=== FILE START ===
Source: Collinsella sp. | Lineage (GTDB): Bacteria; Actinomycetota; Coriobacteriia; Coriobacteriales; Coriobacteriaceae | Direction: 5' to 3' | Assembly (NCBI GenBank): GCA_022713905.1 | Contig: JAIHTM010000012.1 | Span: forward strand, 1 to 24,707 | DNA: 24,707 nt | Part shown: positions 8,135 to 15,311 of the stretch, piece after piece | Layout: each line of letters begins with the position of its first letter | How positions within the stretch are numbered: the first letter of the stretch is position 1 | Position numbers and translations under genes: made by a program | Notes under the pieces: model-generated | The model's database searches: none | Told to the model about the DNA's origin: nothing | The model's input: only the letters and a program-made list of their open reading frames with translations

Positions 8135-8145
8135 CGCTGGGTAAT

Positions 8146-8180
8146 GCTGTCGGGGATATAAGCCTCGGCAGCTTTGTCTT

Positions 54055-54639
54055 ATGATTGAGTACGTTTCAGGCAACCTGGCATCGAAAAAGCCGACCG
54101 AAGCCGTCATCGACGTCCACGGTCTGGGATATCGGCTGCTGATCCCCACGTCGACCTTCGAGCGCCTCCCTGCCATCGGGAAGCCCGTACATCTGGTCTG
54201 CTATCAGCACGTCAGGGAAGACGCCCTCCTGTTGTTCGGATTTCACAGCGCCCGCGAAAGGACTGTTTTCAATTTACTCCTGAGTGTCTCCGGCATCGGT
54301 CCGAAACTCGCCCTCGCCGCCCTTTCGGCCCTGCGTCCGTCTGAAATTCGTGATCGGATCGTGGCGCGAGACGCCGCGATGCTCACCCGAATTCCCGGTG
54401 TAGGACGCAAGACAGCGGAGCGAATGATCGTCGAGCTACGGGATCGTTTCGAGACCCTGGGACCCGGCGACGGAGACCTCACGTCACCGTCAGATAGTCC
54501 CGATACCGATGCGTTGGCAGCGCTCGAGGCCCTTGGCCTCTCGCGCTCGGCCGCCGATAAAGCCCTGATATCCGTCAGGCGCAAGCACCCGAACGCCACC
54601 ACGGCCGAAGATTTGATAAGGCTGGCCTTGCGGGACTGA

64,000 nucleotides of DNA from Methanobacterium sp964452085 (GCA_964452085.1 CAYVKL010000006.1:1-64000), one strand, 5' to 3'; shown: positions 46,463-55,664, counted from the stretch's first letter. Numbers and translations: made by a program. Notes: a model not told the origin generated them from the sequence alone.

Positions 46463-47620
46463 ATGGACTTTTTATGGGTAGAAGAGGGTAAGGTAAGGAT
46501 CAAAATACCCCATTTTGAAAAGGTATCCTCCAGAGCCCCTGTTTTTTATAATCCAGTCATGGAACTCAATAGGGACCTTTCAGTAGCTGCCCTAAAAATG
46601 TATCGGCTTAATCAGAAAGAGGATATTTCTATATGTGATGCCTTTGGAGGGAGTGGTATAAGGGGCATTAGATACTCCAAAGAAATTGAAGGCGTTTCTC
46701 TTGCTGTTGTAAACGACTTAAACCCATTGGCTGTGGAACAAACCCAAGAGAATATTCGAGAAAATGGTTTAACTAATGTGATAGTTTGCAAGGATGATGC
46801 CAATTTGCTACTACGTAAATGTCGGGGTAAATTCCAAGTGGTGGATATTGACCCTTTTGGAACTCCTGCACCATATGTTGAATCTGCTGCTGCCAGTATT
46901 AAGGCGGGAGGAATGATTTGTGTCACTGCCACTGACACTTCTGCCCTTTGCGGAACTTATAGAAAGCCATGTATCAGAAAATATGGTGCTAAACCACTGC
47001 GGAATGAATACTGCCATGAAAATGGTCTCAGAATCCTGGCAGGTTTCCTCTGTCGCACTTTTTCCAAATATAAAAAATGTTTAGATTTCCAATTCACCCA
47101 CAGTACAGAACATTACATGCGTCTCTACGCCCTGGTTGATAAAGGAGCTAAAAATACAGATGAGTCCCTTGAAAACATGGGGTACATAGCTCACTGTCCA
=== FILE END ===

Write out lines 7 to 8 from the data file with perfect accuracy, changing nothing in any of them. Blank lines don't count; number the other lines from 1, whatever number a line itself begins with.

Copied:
54055 ATGATTGAGTACGTTTCAGGCAACCTGGCATCGAAAAAGCCGACCG
54101 AAGCCGTCATCGACGTCCACGGTCTGGGATATCGGCTGCTGATCCCCACGTCGACCTTCGAGCGCCTCCCTGCCATCGGGAAGCCCGTACATCTGGTCTG